Indie developer Hello Games is a four-man operation, and Sean Murray of the team has said that "it is a shame" the door to digital downloads is "getting a lot harder to open".
These words are being echoed by many now, with Murray noting it's "a closed market." There are only so many slots, and they're maintained, to "hopefully increase quality" for users.
Hello Games is currently developing Joe Danger. "For us the main thing is the gameplay, but as well as that I think the game that we're making does have high production values and we don't think our game is more worthy because it was only made by four people," said Murray.
"Hopefully it will have a personality that other games don't have, but we feel we have to compete, that's not an excuse." Budgets for digital titles have started to break $1 million.
"We're making the best game we possibly can - but... as a developer it is a shame that, while I don't think the door is closing" on digital download platforms, he adds, "it is getting a lot harder to open, and there are a lot of people saying that."
"That's just economics in some ways - it is a closed market. There are only a certain amount of slots, and they're maintaining those to hopefully increase quality for the consumer. The only thing that is a shame in that is that more traditional titles will end up being non-XBLA."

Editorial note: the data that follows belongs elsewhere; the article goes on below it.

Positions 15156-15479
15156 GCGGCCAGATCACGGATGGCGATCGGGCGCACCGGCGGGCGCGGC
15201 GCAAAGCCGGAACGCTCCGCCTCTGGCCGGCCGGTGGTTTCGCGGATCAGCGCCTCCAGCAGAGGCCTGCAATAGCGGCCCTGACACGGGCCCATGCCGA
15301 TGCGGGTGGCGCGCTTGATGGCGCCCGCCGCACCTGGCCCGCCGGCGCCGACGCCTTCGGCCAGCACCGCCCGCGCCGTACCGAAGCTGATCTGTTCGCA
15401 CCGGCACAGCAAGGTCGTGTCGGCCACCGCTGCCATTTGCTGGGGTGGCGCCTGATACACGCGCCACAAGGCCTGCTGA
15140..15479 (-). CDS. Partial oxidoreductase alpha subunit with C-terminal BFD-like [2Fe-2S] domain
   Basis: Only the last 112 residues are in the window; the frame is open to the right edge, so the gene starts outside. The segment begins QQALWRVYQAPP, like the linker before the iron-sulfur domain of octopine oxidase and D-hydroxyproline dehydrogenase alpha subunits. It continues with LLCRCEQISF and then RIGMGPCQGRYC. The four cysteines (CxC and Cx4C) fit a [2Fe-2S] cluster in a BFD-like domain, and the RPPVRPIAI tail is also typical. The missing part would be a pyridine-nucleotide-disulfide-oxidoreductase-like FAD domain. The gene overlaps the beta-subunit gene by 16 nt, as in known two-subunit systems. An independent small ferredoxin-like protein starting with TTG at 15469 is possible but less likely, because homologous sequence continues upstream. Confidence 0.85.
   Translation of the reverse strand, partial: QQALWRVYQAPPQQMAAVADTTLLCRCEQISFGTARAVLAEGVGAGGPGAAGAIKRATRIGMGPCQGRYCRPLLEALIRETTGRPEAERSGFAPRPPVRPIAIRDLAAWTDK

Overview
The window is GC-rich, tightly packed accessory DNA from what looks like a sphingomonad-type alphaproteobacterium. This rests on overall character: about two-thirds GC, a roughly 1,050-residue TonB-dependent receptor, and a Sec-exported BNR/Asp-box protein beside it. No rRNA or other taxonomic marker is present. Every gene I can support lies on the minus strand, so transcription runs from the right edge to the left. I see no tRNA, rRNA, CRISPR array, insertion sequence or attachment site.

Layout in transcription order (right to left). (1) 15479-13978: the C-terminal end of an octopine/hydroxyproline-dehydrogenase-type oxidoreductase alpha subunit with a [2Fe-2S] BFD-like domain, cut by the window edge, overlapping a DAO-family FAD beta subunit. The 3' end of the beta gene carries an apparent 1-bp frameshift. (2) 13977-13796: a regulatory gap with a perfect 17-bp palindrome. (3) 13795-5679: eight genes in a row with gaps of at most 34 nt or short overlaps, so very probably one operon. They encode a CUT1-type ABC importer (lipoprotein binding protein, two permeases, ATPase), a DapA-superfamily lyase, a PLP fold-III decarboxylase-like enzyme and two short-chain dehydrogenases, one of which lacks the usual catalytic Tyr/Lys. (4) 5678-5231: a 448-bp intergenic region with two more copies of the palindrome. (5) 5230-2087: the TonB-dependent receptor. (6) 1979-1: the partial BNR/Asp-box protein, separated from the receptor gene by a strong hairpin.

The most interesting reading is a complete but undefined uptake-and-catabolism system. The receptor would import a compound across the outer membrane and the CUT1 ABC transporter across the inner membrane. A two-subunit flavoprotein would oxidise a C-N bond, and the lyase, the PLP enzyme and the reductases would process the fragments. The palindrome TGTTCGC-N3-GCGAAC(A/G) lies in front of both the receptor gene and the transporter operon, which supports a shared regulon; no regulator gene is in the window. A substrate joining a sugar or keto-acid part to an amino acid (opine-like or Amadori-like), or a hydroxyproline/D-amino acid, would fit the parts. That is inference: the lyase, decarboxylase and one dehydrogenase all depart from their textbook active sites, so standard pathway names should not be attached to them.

Murray stresses the importance of new ideas and not just 'franchise focusing'.
"I think at retail, if you look at the keynotes from E3, the majority of announcements were sequels, definitely," he said. "That puts games as more of a form of software, almost, where it's just different versions, and improving versions, rather than something that's full of new ideas."
"I think having said that, you look at some platforms like the Nintendo DS, and it has the widest, weirdest range of titles on there. You can play anything on a DS, and there are so many different genres." EA recently celebrated the Need for Speed franchise busting through 100 million copies sold worldwide, which includes 15 titles in the series.
Indie developers have brought us gems like Braid and World of Goo. Are the developer giants too franchise focused? Surely we gamers don't consider ourselves innocent in that...
It's getting "a lot harder" to break through with digital title releases
26 October 2009 | By Simon Priest